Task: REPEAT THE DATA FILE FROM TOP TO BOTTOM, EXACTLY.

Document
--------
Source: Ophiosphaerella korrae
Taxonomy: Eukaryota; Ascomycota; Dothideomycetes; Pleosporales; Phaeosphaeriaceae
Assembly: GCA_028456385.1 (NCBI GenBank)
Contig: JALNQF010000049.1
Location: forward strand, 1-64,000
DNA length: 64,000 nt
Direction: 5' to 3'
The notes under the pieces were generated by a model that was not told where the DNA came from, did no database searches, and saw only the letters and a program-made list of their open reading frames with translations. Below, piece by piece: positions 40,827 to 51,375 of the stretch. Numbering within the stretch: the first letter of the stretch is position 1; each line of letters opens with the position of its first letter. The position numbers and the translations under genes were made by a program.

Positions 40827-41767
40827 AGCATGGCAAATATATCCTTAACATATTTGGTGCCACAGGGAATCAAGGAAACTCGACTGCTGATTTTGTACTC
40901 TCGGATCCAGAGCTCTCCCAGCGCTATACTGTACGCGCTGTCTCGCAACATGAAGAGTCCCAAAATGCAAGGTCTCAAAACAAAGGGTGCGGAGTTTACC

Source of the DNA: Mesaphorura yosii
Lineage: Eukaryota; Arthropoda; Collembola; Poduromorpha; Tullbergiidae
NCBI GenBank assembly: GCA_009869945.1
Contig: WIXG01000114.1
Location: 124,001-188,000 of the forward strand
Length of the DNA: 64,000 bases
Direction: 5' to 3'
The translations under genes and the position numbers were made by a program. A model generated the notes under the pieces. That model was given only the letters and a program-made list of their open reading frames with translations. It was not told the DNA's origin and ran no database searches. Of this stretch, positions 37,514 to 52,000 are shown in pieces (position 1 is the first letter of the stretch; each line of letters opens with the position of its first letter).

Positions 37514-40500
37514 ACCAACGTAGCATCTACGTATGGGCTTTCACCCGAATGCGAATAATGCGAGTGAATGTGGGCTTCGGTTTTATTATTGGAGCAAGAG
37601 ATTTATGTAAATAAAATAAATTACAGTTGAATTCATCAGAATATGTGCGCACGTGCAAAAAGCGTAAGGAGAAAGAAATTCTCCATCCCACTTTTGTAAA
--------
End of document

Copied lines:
Source: Ophiosphaerella korrae
Taxonomy: Eukaryota; Ascomycota; Dothideomycetes; Pleosporales; Phaeosphaeriaceae
Assembly: GCA_028456385.1 (NCBI GenBank)
Contig: JALNQF010000049.1
Location: forward strand, 1-64,000
DNA length: 64,000 nt
Direction: 5' to 3'
The notes under the pieces were generated by a model that was not told where the DNA came from, did no database searches, and saw only the letters and a program-made list of their open reading frames with translations. Below, piece by piece: positions 40,827 to 51,375 of the stretch. Numbering within the stretch: the first letter of the stretch is position 1; each line of letters opens with the position of its first letter. The position numbers and the translations under genes were made by a program.

Positions 40827-41767
40827 AGCATGGCAAATATATCCTTAACATATTTGGTGCCACAGGGAATCAAGGAAACTCGACTGCTGATTTTGTACTC
40901 TCGGATCCAGAGCTCTCCCAGCGCTATACTGTACGCGCTGTCTCGCAACATGAAGAGTCCCAAAATGCAAGGTCTCAAAACAAAGGGTGCGGAGTTTACC

Source of the DNA: Mesaphorura yosii
Lineage: Eukaryota; Arthropoda; Collembola; Poduromorpha; Tullbergiidae
NCBI GenBank assembly: GCA_009869945.1
Contig: WIXG01000114.1
Location: 124,001-188,000 of the forward strand
Length of the DNA: 64,000 bases
Direction: 5' to 3'
The translations under genes and the position numbers were made by a program. A model generated the notes under the pieces. That model was given only the letters and a program-made list of their open reading frames with translations. It was not told the DNA's origin and ran no database searches. Of this stretch, positions 37,514 to 52,000 are shown in pieces (position 1 is the first letter of the stretch; each line of letters opens with the position of its first letter).

Positions 37514-40500
37514 ACCAACGTAGCATCTACGTATGGGCTTTCACCCGAATGCGAATAATGCGAGTGAATGTGGGCTTCGGTTTTATTATTGGAGCAAGAG
37601 ATTTATGTAAATAAAATAAATTACAGTTGAATTCATCAGAATATGTGCGCACGTGCAAAAAGCGTAAGGAGAAAGAAATTCTCCATCCCACTTTTGTAAA